Oxidized Vs Anodized

Discussion in 'Stove Forum' started by theyellowdog, Apr 27, 2011.

  1. theyellowdog

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    Hi

    I have been looking at little meths sets. This esbit set is a nice looking stove. It is made of hard anodized alloy
    http://www.esbit.net/product-detail/items/CS985HA-hard-anodized-aluminium-985ml-cookset.html
    1303884652-CS985HA_01_Kochset__Trockenbrennstoff_nicht_im_Lieferumfang_enthalten_.jpg
    This plus2city set "PHOENIX Alu. cookware + alcohol stove 7s" looks better to me as it seems like it would heat the sides of the pot and maybe I could fit a 123 under it.
    1303884755-3027_P_1283775574660.jpg

    The Phoenix says it is oxidezed, which I think means nothing at all, other than left in the air. Does any one know if they mean anodized?
    Or maybe my understanding of oxidized is wrong?
    Or maybe it does not matter at all.

    Dan
     
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  2. johnsnz

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  3. theyellowdog

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    I skimmed it, Thanks John, will read it fully later (it is a lot to take in).

    Seems that aluminium oxidises naturally in room temperature air, anodising increases the thickness of the oxidised layer.

    Therefore the phoenix has either had no treatment or they meant anodised rather than oxidised.
     
  4. Chef BC

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    Why not call their customer service or E-blab them to find out? 8-[ (Nice looking kit though, the Esbit set sold here in the US is not as nice as yours)
     
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  5. itchy

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    It may be a translation issue. Since the anodizing process is oxidation, the Chinese term may be the same or very similar (just a guess). I am pretty sure it is anodized, since I doubt that dark color would happen with just exposure to air.
     
  6. urbanmedic

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    I would guess it to be a translation or non-native English speaker issue. I have noticed that the mainland Chinese sellers do two things:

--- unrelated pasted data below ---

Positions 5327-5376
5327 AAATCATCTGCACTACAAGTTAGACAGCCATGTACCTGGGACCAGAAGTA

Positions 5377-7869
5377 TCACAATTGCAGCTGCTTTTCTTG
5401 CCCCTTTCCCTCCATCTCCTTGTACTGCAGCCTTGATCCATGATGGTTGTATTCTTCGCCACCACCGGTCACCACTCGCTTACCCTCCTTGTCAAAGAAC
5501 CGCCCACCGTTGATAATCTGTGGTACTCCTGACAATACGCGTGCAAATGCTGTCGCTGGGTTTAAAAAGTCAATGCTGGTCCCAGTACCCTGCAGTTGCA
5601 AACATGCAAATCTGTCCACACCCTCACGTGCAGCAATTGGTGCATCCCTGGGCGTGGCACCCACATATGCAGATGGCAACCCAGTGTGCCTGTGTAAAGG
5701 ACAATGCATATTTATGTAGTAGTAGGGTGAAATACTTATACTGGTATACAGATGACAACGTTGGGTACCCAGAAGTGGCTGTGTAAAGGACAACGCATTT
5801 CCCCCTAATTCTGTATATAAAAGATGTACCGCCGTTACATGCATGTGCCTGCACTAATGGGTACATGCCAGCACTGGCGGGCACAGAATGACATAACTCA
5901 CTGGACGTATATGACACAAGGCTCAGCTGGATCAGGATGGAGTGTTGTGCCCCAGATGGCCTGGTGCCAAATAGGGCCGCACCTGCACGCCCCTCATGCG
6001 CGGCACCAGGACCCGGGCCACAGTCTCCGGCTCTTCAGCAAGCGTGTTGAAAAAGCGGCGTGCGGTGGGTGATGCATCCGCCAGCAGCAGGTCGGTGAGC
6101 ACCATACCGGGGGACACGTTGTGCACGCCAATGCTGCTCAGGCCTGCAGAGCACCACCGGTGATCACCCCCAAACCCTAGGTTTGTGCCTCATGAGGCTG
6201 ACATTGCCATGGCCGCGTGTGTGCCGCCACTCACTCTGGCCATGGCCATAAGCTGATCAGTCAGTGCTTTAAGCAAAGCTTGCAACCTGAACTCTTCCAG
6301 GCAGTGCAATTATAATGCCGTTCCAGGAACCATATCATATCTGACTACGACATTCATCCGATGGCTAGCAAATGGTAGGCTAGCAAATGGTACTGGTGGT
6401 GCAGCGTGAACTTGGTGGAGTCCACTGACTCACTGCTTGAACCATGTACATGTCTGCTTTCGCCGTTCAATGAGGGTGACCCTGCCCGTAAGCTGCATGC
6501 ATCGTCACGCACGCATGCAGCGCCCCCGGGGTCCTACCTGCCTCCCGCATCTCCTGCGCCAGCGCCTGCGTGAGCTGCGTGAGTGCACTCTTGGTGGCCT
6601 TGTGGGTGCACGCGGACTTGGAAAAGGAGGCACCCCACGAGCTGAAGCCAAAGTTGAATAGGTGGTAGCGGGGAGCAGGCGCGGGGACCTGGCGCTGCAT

1. Always claim to be domiciled in Hong Kong though every single package I have ever received from them has originated in a mainland China factory town.
    2. Used bizarre and often non-sensical terms for their products. For instance, I posted last week here about a clone of the Terra HE or Eta pots with a heat exchanger ring on the bottom of the pot. In the plus2city description, it is called a "heat polymerize pot." This makes no sense to me, and indeed they would probably sell a magnitude more of their products if the item description made any sense and could be found in a search query. Another curious one: 220 gram butane food service canister to standard stove screw adapter -- called a "transfer connect to the screw valve." Better would be a "butane cartridge adapter". But that's neither here or there.
     
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  7. Ed Winskill

    Ed Winskill United States Subscriber

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  8. theyellowdog

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    Good call on the colour.

    Has anyone tried either of these stoves?
     
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  9. geeves

    geeves New Zealand Subscriber

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    The colour is a dye appied during the anodising process. Oxidised and undied anodised aluminium is light silver in colour. The oxide layer forms in seconds so its unlikly you have ever seen aluminium without oxide.
     
  10. Ian

    Ian Subscriber

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    I'm inclined to think that any heat which goes up the side of the pot is for the most part wasted. I don't think it makes any appreciable contribution to heating the pot.
    Whilst neither of these set-ups appear to utilise them, a notable feature of the heat exchanger pots is that very little heat escapes thru' the h/e and up the sides of the pot. I'm only guessing, but I'd think that the close fitting 'vented-skirt' w/s arrangement on the Esbit would be the better option.
     
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  11. theyellowdog

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    Good point Ian, I also am not sure the phoenix lid could be used as a pot.

    Having mulled it over for too long I choose... ... nothing becuase I remembered I already have a small meths kit that has seen far too little use. My little ALFI

    1286592152-German_meths_set_007_640x480.jpg
     
    Last edited by a moderator: Jun 26, 2015